Given the increasing awareness of climate change and the desire to do something about it, sustainable housing is a priority across the world and new technology is major driving force in this push to be more responsible stewards of our planet.
Designers and homeowners are increasingly adopting sustainable housing innovations in pursuit of establishing a net-zero home. The term “net-zero” refers to a home or building that creates as much energy as it needs through renewable sources. Net-zero homes are meant to be as energy-efficient as possible; however, many generate their own energy through a combination of wind, solar, geothermal and other sources of energy.
A net-zero home may be ideal, but the goal for many is simply a more sustainable living situation. The following sustainable housing innovations are being adopted in pursuit of these ideas.
Owners of non-sustainable housing don’t have to tear down their existing structure and start from scratch. There are a number of retrofitting measures that can easily make conventional housing more sustainable.
Simple fixes like installing energy-efficient windows and appliances can go a long way to reducing energy waste. Home owners can also improve their insulation and eliminate the loss of temperature-controlled air.
2) Home Energy Storage
Given the realities of home-scale clean energy production, a hybrid-grid system with energy storage is essential to make the most of clean energy production.
Homes with a wind or solar power system require a way to either store excess power for later use or sell surplus energy back to the grid. With such a system, solar energy can be used regardless of whether the sun is out. A system that includes energy storage could result in significant cost savings during peak demand times.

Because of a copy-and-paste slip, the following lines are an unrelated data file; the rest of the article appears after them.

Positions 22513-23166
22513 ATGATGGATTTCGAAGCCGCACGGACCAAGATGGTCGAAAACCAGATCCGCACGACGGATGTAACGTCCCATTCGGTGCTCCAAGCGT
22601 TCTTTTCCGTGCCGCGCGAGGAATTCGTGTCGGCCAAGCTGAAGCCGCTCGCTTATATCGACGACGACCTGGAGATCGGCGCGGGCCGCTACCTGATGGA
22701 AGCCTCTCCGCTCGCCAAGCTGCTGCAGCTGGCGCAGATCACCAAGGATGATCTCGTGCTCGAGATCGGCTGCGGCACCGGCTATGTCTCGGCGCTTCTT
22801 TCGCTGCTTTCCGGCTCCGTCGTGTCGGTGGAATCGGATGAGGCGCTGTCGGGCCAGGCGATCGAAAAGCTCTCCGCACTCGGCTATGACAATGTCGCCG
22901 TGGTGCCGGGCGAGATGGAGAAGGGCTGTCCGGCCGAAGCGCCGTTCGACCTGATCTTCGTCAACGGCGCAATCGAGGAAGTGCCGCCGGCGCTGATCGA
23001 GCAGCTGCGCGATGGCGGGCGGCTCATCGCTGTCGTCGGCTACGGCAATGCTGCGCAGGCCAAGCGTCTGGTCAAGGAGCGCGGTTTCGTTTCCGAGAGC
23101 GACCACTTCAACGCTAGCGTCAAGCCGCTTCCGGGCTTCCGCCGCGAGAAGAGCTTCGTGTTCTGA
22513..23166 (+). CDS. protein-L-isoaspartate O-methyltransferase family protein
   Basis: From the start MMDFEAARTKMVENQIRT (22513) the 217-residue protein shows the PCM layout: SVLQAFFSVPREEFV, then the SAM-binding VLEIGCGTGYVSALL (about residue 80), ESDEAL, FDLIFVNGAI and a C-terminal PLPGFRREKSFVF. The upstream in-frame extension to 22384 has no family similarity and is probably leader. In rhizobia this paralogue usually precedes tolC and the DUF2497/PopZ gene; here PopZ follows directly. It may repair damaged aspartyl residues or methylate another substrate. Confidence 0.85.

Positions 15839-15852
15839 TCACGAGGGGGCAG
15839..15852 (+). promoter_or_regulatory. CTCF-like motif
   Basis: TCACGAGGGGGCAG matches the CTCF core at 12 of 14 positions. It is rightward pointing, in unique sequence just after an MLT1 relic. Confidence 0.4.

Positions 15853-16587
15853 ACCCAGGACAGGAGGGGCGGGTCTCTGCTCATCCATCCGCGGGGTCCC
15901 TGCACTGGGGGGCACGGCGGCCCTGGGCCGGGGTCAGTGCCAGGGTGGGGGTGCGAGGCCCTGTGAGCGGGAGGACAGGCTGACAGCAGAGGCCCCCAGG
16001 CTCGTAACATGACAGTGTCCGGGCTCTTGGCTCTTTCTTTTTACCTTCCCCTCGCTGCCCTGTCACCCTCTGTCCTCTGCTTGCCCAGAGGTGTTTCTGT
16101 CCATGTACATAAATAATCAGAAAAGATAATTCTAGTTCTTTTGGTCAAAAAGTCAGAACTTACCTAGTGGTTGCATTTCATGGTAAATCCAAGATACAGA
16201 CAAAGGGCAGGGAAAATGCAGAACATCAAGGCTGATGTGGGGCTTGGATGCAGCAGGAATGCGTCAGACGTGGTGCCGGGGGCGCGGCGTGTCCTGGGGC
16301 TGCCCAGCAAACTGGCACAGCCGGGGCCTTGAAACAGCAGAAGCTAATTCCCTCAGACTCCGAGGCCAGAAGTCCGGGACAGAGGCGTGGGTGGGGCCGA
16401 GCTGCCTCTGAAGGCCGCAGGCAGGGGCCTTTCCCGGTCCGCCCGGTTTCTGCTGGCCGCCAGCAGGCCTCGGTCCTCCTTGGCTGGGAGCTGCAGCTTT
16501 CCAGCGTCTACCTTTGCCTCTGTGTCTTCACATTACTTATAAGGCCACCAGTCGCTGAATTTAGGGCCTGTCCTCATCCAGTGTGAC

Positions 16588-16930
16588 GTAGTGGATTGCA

Some high-end systems can allow a homeowner to essentially go off-grid. If sufficient energy is captured, a high-end system converts the home into a microgrid, allowing occupants to continue living comfortably without external power or a generator. Energy storage could mean using solar power around the clock, during power outages and emergencies.
As an added bonus, home energy storage contributes to a more stable grid.
3) Smart Thermostats
Programmable thermostats have been around for decades. However, most systems have an awkward user interface, and as a result, programming features often go unused.
Smart thermostats make programming much easier and even include automated features that adjust temperature settings without user inputs. Automated adjustments could be made based on location, external temperature and humidity data. Some high-end systems use geofencing technology to adjust temperature settings based on when home owners are inside or outside the ‘fence’.
4) Portable Home Solar Solutions
While installing solar panels on the roof of a home helps to make housing more sustainable, there are major issues with this approach. First, installation can be cost-prohibitive, especially since most homeowners need to hire a contractor to install a solar system. Second, if a roof is in need of repair solar panels may have to be removed before repairs can be made. Third, once solar panels are installed it is difficult to remove them if the homeowner moves and wants to take their system with them.
Potable home solar solutions address these issues by being more affordable, easy to install, easy to uninstall and easy to move.
5) Minimalist Homes
A massive foyer with tall ceilings might impress visitors and a large dining area might be convenient for entertaining guests, but all that space must be heated, illuminated and otherwise maintained. A more sustainable alternative is a small, minimalist home.
These homes can be built into a landscape to reduce the need for building materials. For instance, a small home could be built on bedrock, taking advantage of that fact that it doesn’t need a deep foundation.